Great article, i can relate in so many ways coming back from not riding for 8 years, now i try to never miss a weekend weather permitting and ride to work everyday…. your group sounds like an awesome bunch, if you are ever headed south a lil and wouldn’t mind me tagging along let me know, i am in Harrisburg and would love to make some new friends


    • Mike Yaz

      Hey Nate!
      I work in the ‘burg, but commute quite a way. I have been looking for someone to go try out Swatara State park’s trails. Maybe we can meet up some weekend?

    • NHatalla

      i’m totally down, they have a pretty sweet mtb specific area there i’ve been wanting to check out for awhile, especially since i have been wanting to work on improving my technical skills, i have mostly been doing distance/speed XC style rides this season, i love to ride the stony creek area which runs from Dauphin to Lebanon and beside ft Indian town gap dunno if you are familiar. Not to be nosy but might i ask what you do in HBG for work? you must have an insane commute.

    • Mike Yaz

      Instead of hijacking the comments section of this cool article, shoot me a private message in the forums.

  • Ted Malone

    I just got back into MTB after about 15 years off. It’s been an amazing few months, feeling like a newbie all over again, but just taking it day by day and realizing that I get better after every ride. I live in Scottsdale, AZ, have more than 150 miles of trails within riding distance of the house, and have started riding with a crew from the local bike shop for their weekly night rides. My wife doesn’t quite understand my obsession with it, but fortunately she’s very supportive. Thanks for a great article!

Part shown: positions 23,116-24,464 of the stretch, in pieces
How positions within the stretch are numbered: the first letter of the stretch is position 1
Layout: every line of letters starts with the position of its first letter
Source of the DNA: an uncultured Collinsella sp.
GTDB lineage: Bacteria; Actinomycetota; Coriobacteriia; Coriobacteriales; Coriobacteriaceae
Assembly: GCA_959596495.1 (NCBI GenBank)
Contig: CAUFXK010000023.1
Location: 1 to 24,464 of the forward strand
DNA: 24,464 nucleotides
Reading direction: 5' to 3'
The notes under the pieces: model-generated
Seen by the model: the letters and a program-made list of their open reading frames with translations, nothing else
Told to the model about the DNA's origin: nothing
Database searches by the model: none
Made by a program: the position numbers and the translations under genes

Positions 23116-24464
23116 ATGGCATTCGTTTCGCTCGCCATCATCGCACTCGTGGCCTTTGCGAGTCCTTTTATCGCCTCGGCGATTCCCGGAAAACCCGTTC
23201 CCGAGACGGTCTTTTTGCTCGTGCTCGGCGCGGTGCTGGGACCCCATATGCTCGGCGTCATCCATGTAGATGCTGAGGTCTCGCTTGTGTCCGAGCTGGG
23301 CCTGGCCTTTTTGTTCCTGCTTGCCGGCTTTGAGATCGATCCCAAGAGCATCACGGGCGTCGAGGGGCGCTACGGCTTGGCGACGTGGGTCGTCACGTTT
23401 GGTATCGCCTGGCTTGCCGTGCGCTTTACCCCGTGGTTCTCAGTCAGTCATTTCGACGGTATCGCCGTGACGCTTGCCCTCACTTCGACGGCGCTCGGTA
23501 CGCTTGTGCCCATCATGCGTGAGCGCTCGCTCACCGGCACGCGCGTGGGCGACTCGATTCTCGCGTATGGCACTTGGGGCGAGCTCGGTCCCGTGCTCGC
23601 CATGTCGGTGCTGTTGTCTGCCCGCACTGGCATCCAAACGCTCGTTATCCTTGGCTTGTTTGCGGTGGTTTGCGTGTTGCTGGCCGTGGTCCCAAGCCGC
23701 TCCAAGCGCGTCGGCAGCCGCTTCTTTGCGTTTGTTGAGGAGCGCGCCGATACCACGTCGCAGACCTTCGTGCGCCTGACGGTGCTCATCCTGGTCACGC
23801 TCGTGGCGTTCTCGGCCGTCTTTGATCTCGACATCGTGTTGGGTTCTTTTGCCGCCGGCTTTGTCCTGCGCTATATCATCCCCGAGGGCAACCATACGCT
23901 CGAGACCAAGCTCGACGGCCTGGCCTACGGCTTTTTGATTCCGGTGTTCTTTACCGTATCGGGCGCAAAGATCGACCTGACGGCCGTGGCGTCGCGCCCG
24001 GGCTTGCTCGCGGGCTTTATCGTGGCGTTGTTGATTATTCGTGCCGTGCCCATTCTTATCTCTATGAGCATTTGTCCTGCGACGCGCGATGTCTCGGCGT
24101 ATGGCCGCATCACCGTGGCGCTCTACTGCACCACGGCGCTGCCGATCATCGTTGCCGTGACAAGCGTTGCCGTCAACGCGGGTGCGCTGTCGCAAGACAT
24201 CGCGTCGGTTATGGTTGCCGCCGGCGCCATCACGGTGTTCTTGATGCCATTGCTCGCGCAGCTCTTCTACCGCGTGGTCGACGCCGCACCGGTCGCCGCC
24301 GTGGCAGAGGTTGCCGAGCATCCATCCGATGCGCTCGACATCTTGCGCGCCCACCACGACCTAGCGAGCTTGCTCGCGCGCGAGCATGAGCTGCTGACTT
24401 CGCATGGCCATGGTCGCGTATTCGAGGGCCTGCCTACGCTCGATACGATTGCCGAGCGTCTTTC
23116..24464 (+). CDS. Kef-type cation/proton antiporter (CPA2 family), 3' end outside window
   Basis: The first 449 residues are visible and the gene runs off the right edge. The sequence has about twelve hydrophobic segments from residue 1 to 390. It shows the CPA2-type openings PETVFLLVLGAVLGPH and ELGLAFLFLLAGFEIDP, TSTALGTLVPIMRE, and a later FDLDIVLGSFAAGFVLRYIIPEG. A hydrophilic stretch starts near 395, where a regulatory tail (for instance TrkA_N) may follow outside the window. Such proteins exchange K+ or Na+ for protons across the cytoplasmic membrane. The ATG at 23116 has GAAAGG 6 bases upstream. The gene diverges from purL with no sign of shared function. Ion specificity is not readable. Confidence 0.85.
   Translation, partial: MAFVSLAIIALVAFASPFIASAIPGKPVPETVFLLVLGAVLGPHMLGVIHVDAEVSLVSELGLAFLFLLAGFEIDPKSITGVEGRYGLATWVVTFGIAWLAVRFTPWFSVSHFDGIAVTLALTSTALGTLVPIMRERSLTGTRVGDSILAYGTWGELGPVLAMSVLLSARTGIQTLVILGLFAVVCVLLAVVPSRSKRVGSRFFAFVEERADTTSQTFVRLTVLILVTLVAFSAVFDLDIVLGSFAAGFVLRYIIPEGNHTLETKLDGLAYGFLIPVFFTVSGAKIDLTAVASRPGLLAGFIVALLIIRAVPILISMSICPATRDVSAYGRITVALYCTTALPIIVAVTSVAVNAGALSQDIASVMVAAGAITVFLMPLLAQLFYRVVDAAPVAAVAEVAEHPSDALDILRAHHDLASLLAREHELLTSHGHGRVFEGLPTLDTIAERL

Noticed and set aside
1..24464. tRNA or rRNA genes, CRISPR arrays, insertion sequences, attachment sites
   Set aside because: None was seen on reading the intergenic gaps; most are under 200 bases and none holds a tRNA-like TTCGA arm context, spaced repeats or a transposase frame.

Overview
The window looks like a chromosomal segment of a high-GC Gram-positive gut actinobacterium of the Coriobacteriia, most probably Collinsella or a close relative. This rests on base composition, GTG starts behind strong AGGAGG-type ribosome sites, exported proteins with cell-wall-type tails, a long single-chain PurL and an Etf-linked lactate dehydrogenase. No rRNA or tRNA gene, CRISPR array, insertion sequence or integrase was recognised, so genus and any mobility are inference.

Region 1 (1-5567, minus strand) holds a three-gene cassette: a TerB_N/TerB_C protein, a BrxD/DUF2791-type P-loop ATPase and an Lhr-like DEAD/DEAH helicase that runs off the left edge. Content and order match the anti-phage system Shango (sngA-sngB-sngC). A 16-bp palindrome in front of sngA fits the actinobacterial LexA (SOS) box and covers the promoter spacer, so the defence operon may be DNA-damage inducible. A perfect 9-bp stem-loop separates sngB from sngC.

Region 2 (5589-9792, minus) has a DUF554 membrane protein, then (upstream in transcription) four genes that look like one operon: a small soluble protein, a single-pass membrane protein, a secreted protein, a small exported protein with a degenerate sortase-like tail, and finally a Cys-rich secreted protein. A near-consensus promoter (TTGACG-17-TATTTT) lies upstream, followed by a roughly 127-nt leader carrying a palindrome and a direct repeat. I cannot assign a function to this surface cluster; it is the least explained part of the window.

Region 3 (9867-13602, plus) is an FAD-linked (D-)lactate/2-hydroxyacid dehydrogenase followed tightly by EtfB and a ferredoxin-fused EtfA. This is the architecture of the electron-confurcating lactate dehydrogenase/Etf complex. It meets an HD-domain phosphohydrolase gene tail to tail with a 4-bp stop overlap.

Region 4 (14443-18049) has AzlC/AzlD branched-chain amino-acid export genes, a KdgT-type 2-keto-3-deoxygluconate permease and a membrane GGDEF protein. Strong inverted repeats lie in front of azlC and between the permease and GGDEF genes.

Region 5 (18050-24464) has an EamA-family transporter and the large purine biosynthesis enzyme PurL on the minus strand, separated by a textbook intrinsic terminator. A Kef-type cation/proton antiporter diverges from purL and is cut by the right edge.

• Jeanette Gregersen

    Nice article. I have always felt that every lesson I learn on the trail can be applied to life- even if it’s just learning which trails I don’t want to go down again. I have my greatest ‘epiphany’ moments when I’m lost, hungry or hiding under a tree to escape the rain. I also learn to appreciate shelter, meals, a hot shower and a warm bed in a whole new way. It’s not about being the best rider or having the best equipment. It’s about learning new skills, and just relaxing into the ride, letting all your troubles and worries fall right off. It’s also about perspective and attitude, looking always at the trail in front of you and leaving the past behind…

  • John Fisch

    Excellent reflection.
    One more way mountain biking unites: politically. Arch enemies. uber conservative on one side, and flaming liberal on the other can turn cranks together and all those otherwise unforgivable differences dissipate like so much vapor. I’m convinced if we all rode together more often, we’d solve a lot of problems, or even realize many of them are only in our minds and don’t really exist in the first place.

Leave a Reply

You must be logged in to post a comment.